Browsing named entities in The Daily Dispatch: July 1, 1861., [Electronic resource]. You can also browse the collection for John Ross or search for John Ross in all documents.

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The Cherokee Nation. --We find the following, purporting to have been addressed to the Cherokees by their Chief, in a late Northern newspaper: I, John Ross, Principal Chief, hereby issue this, my proclamation, to the people of the Cherokee Nation, reminding them of the obligations arising under treaties with the United States, and urging them to the faithful observance of said treaties, and peace and friendship to the people of all the States.--The better to attain these important e For these reasons I earnestly urge on the Cherokee people the importance of non-interference with the people of the States, and the observance of unswerving neutrality between them. Trusting that God will not only keep from our own borders the desolation of war, but that He will, in His infinite mercy and honor, stay its ravages among the brotherhood of the States. Given under my hand at the Executive Office, at Park Hill, this 17th day of May, 1861. John Ross, Principal Chief.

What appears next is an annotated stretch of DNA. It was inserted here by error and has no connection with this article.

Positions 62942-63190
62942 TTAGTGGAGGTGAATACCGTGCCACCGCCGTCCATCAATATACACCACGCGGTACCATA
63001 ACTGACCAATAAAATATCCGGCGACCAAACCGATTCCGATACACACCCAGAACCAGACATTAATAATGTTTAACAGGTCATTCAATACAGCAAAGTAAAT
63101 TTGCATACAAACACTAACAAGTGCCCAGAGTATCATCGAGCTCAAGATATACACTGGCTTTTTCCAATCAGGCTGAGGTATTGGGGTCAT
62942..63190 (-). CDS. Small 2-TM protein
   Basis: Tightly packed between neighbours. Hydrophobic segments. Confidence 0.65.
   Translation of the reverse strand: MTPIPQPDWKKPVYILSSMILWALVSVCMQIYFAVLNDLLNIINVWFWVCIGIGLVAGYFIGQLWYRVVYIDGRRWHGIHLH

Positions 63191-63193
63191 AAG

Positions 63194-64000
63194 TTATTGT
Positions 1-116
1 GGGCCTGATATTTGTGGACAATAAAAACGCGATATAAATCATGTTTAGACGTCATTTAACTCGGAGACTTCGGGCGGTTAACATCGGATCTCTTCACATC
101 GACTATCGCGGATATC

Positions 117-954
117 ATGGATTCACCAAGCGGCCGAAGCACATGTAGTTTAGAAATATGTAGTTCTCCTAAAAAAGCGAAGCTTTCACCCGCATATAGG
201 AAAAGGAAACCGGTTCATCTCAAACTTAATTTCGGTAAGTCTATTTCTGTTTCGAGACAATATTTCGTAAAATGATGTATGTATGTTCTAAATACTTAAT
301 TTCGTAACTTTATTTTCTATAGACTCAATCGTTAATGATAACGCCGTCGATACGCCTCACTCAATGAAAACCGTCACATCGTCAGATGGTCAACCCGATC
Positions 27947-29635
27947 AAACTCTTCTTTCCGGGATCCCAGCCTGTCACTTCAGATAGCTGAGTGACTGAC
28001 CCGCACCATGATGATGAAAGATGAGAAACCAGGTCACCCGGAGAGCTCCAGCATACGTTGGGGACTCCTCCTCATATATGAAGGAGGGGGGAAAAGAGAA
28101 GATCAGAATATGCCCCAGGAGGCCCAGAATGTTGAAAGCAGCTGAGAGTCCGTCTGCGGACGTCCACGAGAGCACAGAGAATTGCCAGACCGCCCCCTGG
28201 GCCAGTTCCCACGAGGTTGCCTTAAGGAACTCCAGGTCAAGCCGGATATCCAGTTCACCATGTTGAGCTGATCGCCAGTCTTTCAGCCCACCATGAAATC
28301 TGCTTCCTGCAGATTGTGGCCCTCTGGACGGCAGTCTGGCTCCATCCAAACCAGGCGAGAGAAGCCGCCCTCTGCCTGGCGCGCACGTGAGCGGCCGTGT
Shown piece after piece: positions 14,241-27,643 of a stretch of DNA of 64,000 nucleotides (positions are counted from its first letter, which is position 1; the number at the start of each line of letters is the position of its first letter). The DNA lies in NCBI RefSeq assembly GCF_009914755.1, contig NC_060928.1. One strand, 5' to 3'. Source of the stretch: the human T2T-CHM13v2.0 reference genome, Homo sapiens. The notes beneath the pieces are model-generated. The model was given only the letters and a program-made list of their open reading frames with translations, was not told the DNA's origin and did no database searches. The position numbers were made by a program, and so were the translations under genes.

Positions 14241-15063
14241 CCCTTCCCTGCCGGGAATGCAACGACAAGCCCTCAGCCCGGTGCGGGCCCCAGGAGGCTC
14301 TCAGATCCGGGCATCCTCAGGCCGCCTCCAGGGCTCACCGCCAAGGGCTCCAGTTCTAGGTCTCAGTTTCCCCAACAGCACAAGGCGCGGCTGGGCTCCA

Stabbing affair. --John Ross was arrested on Saturday, for cutting and stabbing Augustus P. Girard; and on Sunday morning, Jackson Palmer was caged for the same offence.--The parties are engaged in the military business, and it will no doubt appear, on examination, that some other spirit than the spirit of liberty actuated the commission of the deed, which the common law and those who interpret it, hold to be in nowise connected with the defence of the country.
ately high. Capt. Pike was delayed some days by them, but finally got across the last, Illinois, on Tuesday. Wednesday, he had an interview with the Chief, Mr. Ross. This was, in every respect, satisfactory. Mr. Ross had been represented as a quasi-Abolitionist, an enemy to the South, and Heaven knows what more. Capt. PikMr. Ross had been represented as a quasi-Abolitionist, an enemy to the South, and Heaven knows what more. Capt. Pike found him tractable, gentlemanly, and easy to deal with. It is true he had assumed a position of neutrality in the war that exists, but this is not for the purpose of holding aloof from the South, but to preserve the nationality of his people. He cannot prevent the enlistment of many of the Cherokees in our armies. There are pt. P. left on his mission to the Creeks. He will return here at a specified time — say two or three weeks hence. Gen. McCulloch also had an interview with Mr. Ross. I was not present, but suppose it was agreeable to both parties. At least, I hear no complaint on our side. Col. Mark Bean, of Cane Hill, accompanied Cap